Cromey Online

The writings of author, therapist, and priest Robert Warren Cromey.

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Location: San Francisco, California, United States

Monday, May 11, 2015


Gadgets and Technology
By the Rev. Robert Warren Cromey

The fastest growing group of users of technology is older women, the second fastest is older men. Several of my clergy friends, well into their eighties, regularly use the internet, Facebook, and texting. In my seminary class of 1956, 18 alumni say they have email addresses. There were 50 men (only men) in our class. I hear from five from time to time. I’d love to hear from more.
I have enjoyed my Apple computers since the early 1980s when I was given an old one by a friend. I took one class and was on my own, teaching myself along the way. I thought I could never give up writing my sermons with anything but a yellow legal pad and a felt-tip pen. But I was a complete instant convert. The switch was seamless and even improved my sermons because I could see the words right in front of me and could make instant corrections.
In general, I am not a handy person. Building bookshelves, fine cabinet-making, or even making model airplanes baffled me. Even my typewriter scared me. I could change a light bulb, plug in a lamp, and change a fuse. That was the extent of my mechanical abilities. However, the basics of using a computer came quickly. I have no interest in how it works behind the screen.
At first, writing out my sermons and writing whole letters, printing them out with perfect spelling and grammar was a great accomplishment. I handled all my correspondence. I did not need a secretary for that.
By the late 1980s, email began to become popular. When I retired in 2002, the volume had grown a great deal. Today, clergy tell me they are almost overwhelmed by emails from vestry members, altar guilds, flower guilds, acolytes, the deanery, the diocese, and the national church.
Now there are ways of controlling incoming emails and responses. Texting with short clipped messages has helped. When I questioned my daughter about texting, she said, “Dad, wouldn’t it be nice to text a message to your granddaughter, for example, a word of encouragement when she is about to take an important test?” That did it. I was hooked. With my iPhone, I can text family and friends in just a few words. I’d better keep it short, since my grandchildren seldom read emails and may or may not respond to a text message.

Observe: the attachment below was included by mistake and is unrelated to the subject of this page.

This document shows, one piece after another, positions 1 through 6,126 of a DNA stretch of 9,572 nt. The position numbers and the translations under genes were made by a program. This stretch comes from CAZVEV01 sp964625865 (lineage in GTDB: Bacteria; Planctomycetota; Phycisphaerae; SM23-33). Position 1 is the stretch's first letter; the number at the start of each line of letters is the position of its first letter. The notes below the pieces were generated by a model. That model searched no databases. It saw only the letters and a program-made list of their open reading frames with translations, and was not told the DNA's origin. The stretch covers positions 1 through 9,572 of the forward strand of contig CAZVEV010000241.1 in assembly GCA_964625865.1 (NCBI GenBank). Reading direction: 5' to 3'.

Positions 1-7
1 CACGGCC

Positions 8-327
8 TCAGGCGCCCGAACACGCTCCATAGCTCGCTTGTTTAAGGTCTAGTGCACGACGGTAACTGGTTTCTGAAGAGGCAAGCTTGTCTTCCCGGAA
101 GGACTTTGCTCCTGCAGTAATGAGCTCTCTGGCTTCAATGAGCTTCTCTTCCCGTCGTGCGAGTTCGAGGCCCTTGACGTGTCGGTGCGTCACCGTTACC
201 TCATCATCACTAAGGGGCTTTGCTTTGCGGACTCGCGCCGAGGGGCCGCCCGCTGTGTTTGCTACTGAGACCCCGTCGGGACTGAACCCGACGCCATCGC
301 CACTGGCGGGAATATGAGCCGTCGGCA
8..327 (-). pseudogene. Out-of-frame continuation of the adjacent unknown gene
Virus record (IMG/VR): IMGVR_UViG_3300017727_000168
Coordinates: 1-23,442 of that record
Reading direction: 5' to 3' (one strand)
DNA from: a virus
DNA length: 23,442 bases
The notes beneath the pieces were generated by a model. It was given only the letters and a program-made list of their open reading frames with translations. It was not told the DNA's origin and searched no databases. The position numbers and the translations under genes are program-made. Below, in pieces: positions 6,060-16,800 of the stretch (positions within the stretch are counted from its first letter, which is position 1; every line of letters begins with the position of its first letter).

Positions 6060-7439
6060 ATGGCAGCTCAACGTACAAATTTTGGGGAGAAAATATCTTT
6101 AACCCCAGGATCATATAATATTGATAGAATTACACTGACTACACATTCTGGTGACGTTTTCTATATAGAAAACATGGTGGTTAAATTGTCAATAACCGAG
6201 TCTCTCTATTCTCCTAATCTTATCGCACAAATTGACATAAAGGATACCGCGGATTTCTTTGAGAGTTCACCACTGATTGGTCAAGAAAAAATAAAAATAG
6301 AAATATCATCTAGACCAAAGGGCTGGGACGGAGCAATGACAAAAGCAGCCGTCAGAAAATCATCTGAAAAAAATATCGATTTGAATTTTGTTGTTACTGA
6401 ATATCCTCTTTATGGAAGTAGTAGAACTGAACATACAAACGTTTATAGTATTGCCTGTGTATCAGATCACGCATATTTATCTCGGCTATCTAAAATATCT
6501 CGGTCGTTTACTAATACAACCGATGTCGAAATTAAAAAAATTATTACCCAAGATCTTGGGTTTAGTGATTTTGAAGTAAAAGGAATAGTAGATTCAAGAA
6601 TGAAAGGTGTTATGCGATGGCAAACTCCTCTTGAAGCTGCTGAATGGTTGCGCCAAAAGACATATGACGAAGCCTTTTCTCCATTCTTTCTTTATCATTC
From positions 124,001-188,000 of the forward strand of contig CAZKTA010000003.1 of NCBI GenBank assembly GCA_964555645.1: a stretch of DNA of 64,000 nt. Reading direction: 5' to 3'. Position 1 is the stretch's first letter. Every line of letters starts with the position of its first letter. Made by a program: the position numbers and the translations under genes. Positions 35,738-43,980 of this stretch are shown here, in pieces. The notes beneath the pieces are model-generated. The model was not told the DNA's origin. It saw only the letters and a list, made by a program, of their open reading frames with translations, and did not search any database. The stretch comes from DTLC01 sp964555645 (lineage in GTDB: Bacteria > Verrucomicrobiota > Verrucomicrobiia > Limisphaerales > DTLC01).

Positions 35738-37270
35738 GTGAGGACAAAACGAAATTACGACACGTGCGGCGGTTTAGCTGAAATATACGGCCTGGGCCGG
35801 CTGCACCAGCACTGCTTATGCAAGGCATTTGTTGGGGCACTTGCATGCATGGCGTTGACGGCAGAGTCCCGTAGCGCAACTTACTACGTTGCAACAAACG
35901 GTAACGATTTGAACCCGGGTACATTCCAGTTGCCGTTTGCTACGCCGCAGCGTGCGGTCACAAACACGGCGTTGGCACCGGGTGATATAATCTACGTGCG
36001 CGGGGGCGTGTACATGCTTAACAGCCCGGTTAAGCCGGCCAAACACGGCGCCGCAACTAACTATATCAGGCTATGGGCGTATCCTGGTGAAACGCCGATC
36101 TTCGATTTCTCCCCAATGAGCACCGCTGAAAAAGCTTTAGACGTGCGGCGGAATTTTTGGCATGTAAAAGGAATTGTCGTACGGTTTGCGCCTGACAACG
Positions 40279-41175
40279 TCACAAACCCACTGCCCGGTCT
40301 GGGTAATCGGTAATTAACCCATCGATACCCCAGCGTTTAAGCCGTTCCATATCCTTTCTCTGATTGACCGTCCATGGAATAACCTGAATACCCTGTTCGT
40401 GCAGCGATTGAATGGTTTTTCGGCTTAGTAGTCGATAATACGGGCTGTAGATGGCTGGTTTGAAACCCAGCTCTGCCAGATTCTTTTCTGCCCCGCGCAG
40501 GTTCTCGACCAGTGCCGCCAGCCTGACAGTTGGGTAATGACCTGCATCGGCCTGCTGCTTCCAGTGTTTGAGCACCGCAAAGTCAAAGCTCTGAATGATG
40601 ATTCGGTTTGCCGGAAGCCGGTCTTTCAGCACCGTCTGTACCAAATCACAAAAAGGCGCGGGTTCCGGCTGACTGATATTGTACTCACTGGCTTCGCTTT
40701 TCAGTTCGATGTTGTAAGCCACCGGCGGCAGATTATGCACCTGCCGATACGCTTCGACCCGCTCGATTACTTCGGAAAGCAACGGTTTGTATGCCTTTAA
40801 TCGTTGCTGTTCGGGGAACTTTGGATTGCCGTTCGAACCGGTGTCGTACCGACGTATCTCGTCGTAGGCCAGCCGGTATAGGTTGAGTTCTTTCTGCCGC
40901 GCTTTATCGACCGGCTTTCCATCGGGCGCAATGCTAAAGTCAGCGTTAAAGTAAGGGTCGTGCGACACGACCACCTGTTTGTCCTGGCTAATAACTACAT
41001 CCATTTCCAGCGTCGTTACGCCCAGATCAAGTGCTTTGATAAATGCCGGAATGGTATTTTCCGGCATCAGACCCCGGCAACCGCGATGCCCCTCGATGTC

Some have criticized these technological gadgets as making human contacts trivial and impersonal. I find just the opposite. I am in touch with many more people, more regularly than when I depended on the telephone and letters. People from my glorious past have found me online and have resumed long-forgotten relationships. Now they have even deeper meaning. The woman who was maid of honor at the wedding of my late first wife and me found me online and we have had regular correspondence since. I hadn’t heard from her in 50 years.
Facebook is a wonderful way to share our selves, photos, and ideas with others. Pictures of my daughters and grandchildren can be posted regularly for others to appreciate and admire. Posted news of travels lets us tell about our trips and learn from the travel experiences of others. Sometimes I read whole sermons posted on Facebook.
When I get a photo from a seminary classmate, his spouse, or a family member, it reminds me to say a brief “arrow” prayer of thanksgiving to God for those persons. Without the picture, I would not have a reminder to pray for them.
Older people may rely on taxis and hired cars to get around. We who live in large cities now find that our cell phones can summon these vehicles to come right to our door. We can even pay by credit card. More doctors and healthcare workers are available by email, saving us long telephone waits and even trips to offices.
As we age, researching online can help us learn about diseases and treatment and also help find the best medical help available. Or we can do research into interesting fields of study. The lectionary is available online. Biblical study, online prayer groups, and counseling services are available on the internet.
I still refer to my computer as my “machine” and my cell phone as a “gadget.” However, I am grateful to these technologies, which so enhance my life as a retired person. They provide entertainment — yes, I watch DVDs on my computer — but even more important, they provide ways of connecting to friends, family, and the world beyond my home.
We who are clergy are pastors and communicators even in retirement. Few of us want to stop connecting to people. Personal contact is a strengthening comfort to others and to ourselves. The Gospel call to “feed my sheep” — though it might sound a bit patronizing now — is still true for most of us. Modern technology — our “gadgets” — offers another way we can feed ourselves and others and continue to participate in our ministry as followers of Jesus, no matter our age.
About the Author
The Rev. Robert Warren Cromey served parishes in New York City and in San Francisco, where he has lived since 1962. He is married, has three grown daughters, and five grandchildren. In retirement he is active in the peace, immigration, and LGBT movements. He serves as a priest volunteer at Church of St. John the Evangelist in San Francisco. His email address is


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